Good fats were lost in the diet because
of their sensitivity to destruction by light, air, and heat. Low fat foods are becoming
more and more popular. They cannot keep us healthy, but they serve
the manufacturers' need for long shelf life. Since the good fats
can spoil rapidly, long shelf life requires their absence from foods.
But health requires their presence.
The omega-3 EFA is destroyed by light, air, and heat 5 times more rapidly
than is the omega-6 EFA. Since 1850, average intake of omega-3 has decreased
to 16% of what it was then. Omega-6 intake has doubled in the past 100
years, mainly due to strong promotion of omega-6 rich oils such as safflower
and corn oils.
People on low fat
diets are likely to get insufficient omega-3 as well as insufficient
omega-6. As a result, research shows that more than twice as many health
problems respond to omega-3s as respond to omega-6 supplementation. However,
both are essential and so both must be present in the right ratio.
Too much omega-3 EFA will crowd out the omega-6 (this can happen from exclusive
use of flax oil) and will lead to omega-6 deficiency, while too much
omega-6 EFA will crowd out the omega-3 and lead to omega-3 deficiency.
Besides losses of EFAs due to processing, minerals, vitamins, fiber,
enzymes, and probiotics are also lost for the same reason. These
components of health must be replaced either by returning to a diet
more in line with naturefresh, whole, raw, organicor
by taking supplements of the components of health missing from our
(BACK TO TOP)
Foremost among destructive processing methods are hydrogenation
(or hardening), frying, and the processes used to make cooking (refined,
bleached, deodorized [RBD]) oils.
Hydrogenation, which is
used to turn oils into margarine, shortening, or partially hydrogenated
vegetable oil, produces trans- fatty acids, which are twisted molecules.
Twisted, their shape changes, and they lose their health benefits
and acquire toxicity instead.
According to the Harvard School of Public Health, trans- fatty
acids double risk of heart attack, kill at least 30,000 Americans
every year, and increase diabetes. Other research shows that they
interfere with vision in children, interfere with cerebral cortex
function (lower intelligence), interfere with liver detoxification,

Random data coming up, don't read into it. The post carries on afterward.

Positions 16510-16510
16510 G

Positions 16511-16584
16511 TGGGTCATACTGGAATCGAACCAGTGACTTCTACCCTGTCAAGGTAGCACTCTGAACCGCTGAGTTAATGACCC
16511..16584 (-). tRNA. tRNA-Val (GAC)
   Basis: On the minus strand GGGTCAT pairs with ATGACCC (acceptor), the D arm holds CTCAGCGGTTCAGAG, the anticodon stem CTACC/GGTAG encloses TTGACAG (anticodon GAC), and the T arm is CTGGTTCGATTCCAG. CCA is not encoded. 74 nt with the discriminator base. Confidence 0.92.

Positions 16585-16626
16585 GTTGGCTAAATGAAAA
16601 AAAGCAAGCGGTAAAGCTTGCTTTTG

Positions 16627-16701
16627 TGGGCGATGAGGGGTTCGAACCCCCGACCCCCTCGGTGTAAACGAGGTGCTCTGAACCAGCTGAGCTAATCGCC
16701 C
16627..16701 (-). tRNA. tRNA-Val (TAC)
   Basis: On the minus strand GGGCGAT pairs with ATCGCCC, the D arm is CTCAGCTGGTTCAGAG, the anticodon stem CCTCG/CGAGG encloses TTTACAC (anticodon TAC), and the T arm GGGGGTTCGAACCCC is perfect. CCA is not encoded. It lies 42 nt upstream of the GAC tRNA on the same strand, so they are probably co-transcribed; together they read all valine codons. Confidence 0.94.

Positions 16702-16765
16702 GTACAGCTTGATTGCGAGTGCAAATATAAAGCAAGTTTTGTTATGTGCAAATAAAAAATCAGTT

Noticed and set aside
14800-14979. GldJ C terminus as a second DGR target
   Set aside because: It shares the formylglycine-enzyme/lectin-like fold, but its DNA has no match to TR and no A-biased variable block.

make platelets more sticky, correlate with increased prostate and
breast cancers, interfere with insulin function, and in animals
(no human studies done) interfere with reproduction. They also
interfere with EFA functions, and make EFA deficiency worse.
Frying has been known
for 40 years to increase cancer and heart disease. During frying,
oils are exposed to the destructive effects of light, air, and
heat, all at the same time. Cooking is
best done with water (steam, poach, boil, pressure cook). Hard
(saturated) fats (ghee, lard, coconut, palm) are damaged less when
used in frying than are the liquid oils.
The richer an oil is in EFAs (especially omega-3),
the more it is damaged
and the more toxic it becomes.
- When fried food turns brown, the brown part is toxic. That's
because when it is fried, the food loses water and dries out,
then overheats and burns. If the food remains wet, it cannot
burn. Only the outside of fried food burns: the inside is steamed,
even in a frying pan.
- The same premise applies to baking. The outside (crust) dries
out, overheats, and burns. The inside of the bread remains moist,
and is steamed.
- To prevent overheating and burning, use water
in a pot or pan, and use a lid so the food remains wet. Then
it cannot burn. Take care that when you protect the top of
the food from burning, you don't forget the bottom of the food.
Stir or add water to keep the bottom of the food from burning.
- Cooking oils are made by treating oils pressed from seeds with
corrosive base, corrosive acid, and bleaching clays. This is
done to remove 'minor' ingredients, which have major health
benefits, but shorten the shelf stability of the oil.
- Bleaching turns oils rancid, and they acquire a bad odor of
rancidity. They must then be deodorized to remove the rancid
odor, and this process is carried out at frying temperature.
- Oils treated this way have lost most of their minor ingredients,
are unbalanced, and contain about 0.5 to 1% molecules that
have been changed by the processing from natural to toxic.
- All of the cooking oils normally found on store shelves have
been treated this way (these are the refined, bleached, deodorized
or RBD oils), except for extra virgin olive oil, which has not
undergone RBD processing and retains its minor ingredients intact.
- Extra virgin olive oil should not be used for frying. Italians
traditionally used butter and lard for frying, fried seldom,
and added extra virgin olive oil to foods after these have been
cooked with water.
- Saturated (hard) fats like
butter, dairy fats, pork, beef, and lamb fats, and tropical
fats are natural. All foods contain some. The body uses them
for energy and in cells and tissues. These fats cause problems
only if we do not get enough EFAs in our diet.
- EFAs and saturated fats have opposite effects in the body.
EFAs (especially omega-3) increase insulin sensitivity and make
platelets less sticky, making a clot in an artery (stroke, heart
attack, embolism) less likely. Saturated fats, on the other
hand, increase insulin resistance and make platelets more sticky.
- To prevent the negative effects of saturated fats, we need
to make sure that we optimize our intake of EFAs before we start
using saturated fats in our diet. And we need to make sure
that EFAs always win the competition with saturated fats.